¶12 The general rule is that the neglect of an attorney is the neglect of his client, and generally no relief will be granted from a default judgment because of the failure of counsel to appear and defend the action on behalf of his client. Ordinarily the omissions of the attorney are insufficient reasons for relieving his client. Spaulding v. Thompson, 12 Ind. 477, 74 Am. Dec. 221; Moore v. Horner, 146 Ind. 287, 45 N.E. 341; Welch v. Challen, 31 Kan. 696, 3 P. 314; Myers v. Landrum (Wash.) 31 P. 33.
¶13 If the absence of a party from the trial ls attributable to information obtained from the court or adversary party, such absence is usually excusable in this situation. 29 Cyc. 856 and 857; Anaconda Min. Co. v. Saile, 16 Mont. 8, 39 P. 909, 50 Am. St. Rep. 472.
¶14 In the case of McLaughlin et al. v. Nettleton et al., 69 Okla. 74, 183 P. 416, this court reversed the judgment of the trial court refusing to vacate a judgment under section 5267, Revised Laws 1910, on the ground of unavoidable casualty preventing the defendants from defending where the defendants' attorneys, in the absence of the defendants, had withdrawn from the case without notice to the defendants. While the attorney for the defendant in this case did not abandon the case, it is evident from the evidence found in the record, that the defendant by reason of the neglect of his attorney, or by reason of an unavoidable misapprehension as to the date on which the cause was set for trial, has not had his day in court.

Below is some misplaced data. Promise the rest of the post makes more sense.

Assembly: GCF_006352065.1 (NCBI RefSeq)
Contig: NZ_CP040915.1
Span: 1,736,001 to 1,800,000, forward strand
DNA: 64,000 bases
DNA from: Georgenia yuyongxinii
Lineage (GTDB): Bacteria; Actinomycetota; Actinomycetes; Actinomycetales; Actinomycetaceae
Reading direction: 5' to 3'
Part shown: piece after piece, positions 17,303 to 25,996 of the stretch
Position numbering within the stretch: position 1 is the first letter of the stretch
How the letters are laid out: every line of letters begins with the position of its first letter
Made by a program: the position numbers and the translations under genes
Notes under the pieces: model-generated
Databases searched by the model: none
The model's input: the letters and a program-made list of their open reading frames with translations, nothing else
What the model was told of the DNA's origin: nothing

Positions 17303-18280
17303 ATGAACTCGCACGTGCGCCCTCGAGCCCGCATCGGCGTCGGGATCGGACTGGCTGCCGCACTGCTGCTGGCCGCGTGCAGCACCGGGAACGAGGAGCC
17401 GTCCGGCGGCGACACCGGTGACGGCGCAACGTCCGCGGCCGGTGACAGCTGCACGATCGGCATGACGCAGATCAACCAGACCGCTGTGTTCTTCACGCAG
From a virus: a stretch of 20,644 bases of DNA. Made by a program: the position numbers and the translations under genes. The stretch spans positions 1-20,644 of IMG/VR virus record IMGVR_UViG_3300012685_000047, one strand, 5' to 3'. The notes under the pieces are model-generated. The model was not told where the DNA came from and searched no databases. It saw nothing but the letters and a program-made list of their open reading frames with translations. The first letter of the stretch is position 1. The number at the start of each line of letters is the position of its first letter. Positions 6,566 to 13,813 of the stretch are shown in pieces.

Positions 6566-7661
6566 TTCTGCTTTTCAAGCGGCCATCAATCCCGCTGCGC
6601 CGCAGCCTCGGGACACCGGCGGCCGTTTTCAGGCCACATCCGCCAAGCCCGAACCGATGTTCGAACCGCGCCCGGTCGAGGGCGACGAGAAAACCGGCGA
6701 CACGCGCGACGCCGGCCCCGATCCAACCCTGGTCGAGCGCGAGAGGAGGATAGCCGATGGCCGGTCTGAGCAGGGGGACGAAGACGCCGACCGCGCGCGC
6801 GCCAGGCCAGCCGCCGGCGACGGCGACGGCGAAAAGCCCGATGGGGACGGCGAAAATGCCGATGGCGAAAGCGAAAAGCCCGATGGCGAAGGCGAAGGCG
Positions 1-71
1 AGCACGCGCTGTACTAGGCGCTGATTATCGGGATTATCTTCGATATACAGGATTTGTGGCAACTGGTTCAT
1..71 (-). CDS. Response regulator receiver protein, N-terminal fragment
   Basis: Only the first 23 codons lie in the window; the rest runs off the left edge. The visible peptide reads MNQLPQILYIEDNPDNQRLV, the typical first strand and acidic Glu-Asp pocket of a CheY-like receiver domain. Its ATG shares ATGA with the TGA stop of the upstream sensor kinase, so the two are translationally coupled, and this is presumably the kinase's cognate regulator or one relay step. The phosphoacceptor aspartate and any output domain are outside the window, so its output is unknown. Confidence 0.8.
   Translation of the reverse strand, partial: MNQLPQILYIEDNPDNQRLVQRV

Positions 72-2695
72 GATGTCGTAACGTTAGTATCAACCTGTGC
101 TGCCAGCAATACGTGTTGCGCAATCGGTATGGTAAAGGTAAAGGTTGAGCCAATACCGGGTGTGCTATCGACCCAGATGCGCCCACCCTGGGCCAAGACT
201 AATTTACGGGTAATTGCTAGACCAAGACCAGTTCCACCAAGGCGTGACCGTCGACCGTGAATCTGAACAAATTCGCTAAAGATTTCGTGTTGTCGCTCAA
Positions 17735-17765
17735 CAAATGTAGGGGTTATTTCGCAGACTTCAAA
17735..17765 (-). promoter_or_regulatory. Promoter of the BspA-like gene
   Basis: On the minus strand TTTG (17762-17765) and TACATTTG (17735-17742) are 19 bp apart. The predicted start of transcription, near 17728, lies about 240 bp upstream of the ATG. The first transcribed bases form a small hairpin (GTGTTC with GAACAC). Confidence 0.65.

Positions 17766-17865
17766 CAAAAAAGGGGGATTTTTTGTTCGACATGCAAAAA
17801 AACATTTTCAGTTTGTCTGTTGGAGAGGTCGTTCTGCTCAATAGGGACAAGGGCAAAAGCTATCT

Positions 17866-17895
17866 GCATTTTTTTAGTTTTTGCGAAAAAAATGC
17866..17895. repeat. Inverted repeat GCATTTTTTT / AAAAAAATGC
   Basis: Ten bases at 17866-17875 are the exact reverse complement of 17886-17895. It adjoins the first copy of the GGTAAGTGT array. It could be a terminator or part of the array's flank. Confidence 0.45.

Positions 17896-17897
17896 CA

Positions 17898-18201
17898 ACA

¶15 This court in the case of McLaughlin et al. v. Nettleton et al., supra, uses this language:
"The unquestionable weight of authority is that, when an attorney has been employed to conduct legal proceedings, he undertakes to conduct them to their determination, and cannot abandon the services of his clients without cause and upon reasonable notice. The evidence in this case shows that there was no notice given plaintiffs that their local counsel intended to abandon the cause, or terminate his services, or that he had done so, and while we are loath to disturb this verdict, on account of the fact that this is the second proceeding of this kind in this cause, nevertheless we are constrained to believe that, if this judgment should stand, it would have the effect of denying litigants their day in court and arouse an unjust resentment against the approved procedure in our tribunals of justice. It is the policy of the law and the courts of Oklahoma to allow each litigant the right to be heard upon the merits of his cause, free from technical pitfalls."